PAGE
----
Billions of years ago, a collision between two black holes sent gravitational waves rippling through the universe. In 2019, signals from these waves were detected at the gravitational wave observatory LIGO (United States) and the detector Virgo (Italy).
What has excited scientists, however, is the mass of one of the parent black holes, which defies traditional knowledge of how black holes are formed.
What exactly was detected?
- It was a signal from a gravitational wave, a relatively new field of discovery. Gravitational waves are invisible ripples that form when a star explodes in a supernova; when two big stars orbit each other; and when two black holes merge. Travelling at the speed of light, gravitational waves squeeze and stretch anything in their path.
- Gravitational waves were proposed by Albert Einstein in his General Theory of Relativity over a century ago. It was only in 2015, however, that the first gravitational wave was actually detected — by LIGO. Since then, there have been a number of subsequent detections of gravitational waves.
- The signal detected at LIGO and Virgo, as described by the LIGO Collaboration, resembled “about four short wiggles” and lasted less than one-tenth of a second.
What is a ‘black hole’?
- A black hole is a place in space where gravity pulls so much that even light can not get out. The gravity is so strong because matter has been squeezed into a tiny space. This can happen when a star is dying. Because no light can get out, people can’t see black holes. They are invisible.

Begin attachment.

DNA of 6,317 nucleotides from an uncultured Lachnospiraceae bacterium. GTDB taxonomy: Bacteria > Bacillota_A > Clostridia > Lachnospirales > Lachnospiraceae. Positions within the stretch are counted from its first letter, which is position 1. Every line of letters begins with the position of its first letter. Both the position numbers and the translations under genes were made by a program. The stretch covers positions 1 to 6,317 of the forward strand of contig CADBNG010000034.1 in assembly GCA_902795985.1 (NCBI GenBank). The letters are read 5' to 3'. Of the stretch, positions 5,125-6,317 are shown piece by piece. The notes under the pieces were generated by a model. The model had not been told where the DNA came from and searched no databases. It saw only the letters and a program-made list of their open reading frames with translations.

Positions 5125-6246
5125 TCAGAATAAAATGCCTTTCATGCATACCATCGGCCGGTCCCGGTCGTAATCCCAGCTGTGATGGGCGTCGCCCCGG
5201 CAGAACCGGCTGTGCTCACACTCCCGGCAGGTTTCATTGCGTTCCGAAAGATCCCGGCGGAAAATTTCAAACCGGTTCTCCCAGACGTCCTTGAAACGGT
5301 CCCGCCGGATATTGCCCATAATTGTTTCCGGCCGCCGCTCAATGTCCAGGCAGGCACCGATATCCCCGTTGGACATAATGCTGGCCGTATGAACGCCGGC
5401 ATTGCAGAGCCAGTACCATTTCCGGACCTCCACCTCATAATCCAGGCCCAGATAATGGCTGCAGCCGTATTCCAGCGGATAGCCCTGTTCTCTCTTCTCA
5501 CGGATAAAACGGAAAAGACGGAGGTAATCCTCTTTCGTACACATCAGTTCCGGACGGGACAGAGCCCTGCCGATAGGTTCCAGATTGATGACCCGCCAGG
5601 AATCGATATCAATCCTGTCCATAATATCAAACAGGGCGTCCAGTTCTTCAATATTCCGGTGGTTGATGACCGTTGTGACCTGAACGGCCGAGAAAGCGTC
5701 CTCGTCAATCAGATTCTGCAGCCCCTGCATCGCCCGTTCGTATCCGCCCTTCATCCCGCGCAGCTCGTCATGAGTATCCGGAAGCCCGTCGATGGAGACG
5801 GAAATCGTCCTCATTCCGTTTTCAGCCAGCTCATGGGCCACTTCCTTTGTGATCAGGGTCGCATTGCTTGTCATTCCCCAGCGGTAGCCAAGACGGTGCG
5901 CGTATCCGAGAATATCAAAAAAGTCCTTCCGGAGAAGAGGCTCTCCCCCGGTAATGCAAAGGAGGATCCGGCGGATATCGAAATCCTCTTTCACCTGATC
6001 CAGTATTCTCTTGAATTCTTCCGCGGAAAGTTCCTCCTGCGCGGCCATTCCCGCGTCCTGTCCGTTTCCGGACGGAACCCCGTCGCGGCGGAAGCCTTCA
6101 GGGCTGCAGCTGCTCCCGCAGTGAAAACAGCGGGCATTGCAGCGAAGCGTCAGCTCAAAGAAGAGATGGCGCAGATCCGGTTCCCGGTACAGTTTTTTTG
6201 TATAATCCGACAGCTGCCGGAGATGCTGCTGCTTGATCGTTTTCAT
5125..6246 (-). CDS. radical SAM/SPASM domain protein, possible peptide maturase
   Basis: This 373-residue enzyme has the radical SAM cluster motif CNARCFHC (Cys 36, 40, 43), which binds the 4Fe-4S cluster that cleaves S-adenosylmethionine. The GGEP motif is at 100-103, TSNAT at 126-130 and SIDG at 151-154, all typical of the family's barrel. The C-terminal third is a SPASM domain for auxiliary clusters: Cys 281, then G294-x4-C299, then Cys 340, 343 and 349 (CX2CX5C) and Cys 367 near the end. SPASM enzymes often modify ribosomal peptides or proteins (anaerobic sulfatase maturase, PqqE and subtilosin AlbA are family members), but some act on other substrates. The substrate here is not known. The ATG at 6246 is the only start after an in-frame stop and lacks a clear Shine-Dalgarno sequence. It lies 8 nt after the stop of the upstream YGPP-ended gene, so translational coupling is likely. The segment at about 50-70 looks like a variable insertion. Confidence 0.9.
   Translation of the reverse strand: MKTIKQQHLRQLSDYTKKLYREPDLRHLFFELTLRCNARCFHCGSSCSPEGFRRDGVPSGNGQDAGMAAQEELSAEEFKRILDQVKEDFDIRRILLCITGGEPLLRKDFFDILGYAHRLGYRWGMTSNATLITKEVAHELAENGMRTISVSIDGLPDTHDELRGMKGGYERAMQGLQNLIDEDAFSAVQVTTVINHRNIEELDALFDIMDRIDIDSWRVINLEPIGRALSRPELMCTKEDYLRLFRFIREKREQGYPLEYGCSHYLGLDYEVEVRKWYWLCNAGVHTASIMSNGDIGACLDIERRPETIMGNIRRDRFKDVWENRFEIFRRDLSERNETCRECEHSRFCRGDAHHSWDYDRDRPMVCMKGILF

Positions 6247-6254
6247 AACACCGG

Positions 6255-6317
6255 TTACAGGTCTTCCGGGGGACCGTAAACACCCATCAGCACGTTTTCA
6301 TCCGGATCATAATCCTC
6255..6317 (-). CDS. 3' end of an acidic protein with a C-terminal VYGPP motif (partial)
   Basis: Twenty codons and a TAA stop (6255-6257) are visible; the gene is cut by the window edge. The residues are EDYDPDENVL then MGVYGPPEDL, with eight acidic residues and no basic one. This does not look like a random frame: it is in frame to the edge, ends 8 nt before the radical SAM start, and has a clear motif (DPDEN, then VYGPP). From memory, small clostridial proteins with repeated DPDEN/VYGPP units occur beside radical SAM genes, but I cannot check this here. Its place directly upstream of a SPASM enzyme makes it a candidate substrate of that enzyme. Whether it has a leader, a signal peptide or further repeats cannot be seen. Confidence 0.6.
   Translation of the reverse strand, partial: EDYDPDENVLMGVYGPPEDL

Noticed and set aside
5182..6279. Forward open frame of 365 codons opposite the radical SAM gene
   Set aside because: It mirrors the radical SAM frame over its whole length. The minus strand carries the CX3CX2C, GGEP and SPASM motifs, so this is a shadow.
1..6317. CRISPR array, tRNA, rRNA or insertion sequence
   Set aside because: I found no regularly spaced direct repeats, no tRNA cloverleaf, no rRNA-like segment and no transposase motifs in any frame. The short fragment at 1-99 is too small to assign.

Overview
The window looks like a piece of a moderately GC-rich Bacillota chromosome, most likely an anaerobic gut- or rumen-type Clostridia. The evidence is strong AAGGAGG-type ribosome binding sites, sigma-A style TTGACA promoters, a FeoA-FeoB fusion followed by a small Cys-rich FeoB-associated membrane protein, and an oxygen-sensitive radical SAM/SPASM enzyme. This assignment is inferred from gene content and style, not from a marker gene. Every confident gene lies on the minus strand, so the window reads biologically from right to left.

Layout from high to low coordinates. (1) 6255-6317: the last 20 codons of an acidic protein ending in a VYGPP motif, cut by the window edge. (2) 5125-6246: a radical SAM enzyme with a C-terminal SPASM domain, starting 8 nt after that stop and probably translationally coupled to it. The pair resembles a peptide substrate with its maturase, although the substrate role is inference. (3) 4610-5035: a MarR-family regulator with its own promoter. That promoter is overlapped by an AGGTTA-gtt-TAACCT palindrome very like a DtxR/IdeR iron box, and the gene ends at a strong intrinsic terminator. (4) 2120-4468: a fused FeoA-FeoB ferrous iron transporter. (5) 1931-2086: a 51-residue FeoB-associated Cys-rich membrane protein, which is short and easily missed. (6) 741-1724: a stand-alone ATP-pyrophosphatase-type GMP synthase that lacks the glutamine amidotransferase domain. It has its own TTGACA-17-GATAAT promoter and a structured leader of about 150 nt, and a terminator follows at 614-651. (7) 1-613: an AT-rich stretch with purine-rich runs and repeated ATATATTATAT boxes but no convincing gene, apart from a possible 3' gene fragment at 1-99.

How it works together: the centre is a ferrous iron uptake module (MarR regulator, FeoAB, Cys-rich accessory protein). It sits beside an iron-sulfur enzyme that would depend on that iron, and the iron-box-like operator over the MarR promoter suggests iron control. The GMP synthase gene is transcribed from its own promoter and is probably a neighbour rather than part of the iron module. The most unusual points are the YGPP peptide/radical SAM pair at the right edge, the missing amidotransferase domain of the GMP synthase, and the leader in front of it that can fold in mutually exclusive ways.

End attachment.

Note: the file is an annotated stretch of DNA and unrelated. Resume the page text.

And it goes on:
- Black holes can be big or small. Scientists think the smallest black holes are as small as just one atom. These black holes are very tiny but have the mass of a large mountain. Mass is the amount of matter, or “stuff,” in an object.
- Another kind of black hole is called “stellar.” Its mass can be up to 20 times more than the mass of the sun. There may be many, many stellar mass black holes in Earth’s galaxy. Earth’s galaxy is called the Milky Way.
- The largest black holes are called “supermassive.” These black holes have masses that are more than 1 million suns together. Scientists have found proof that every large galaxy contains a supermassive black hole at its centre. The supermassive black hole at the centre of the Milky Way galaxy is called Sagittarius A. It has a mass equal to about 4 million suns and would fit inside a very large ball that could hold a few million Earths.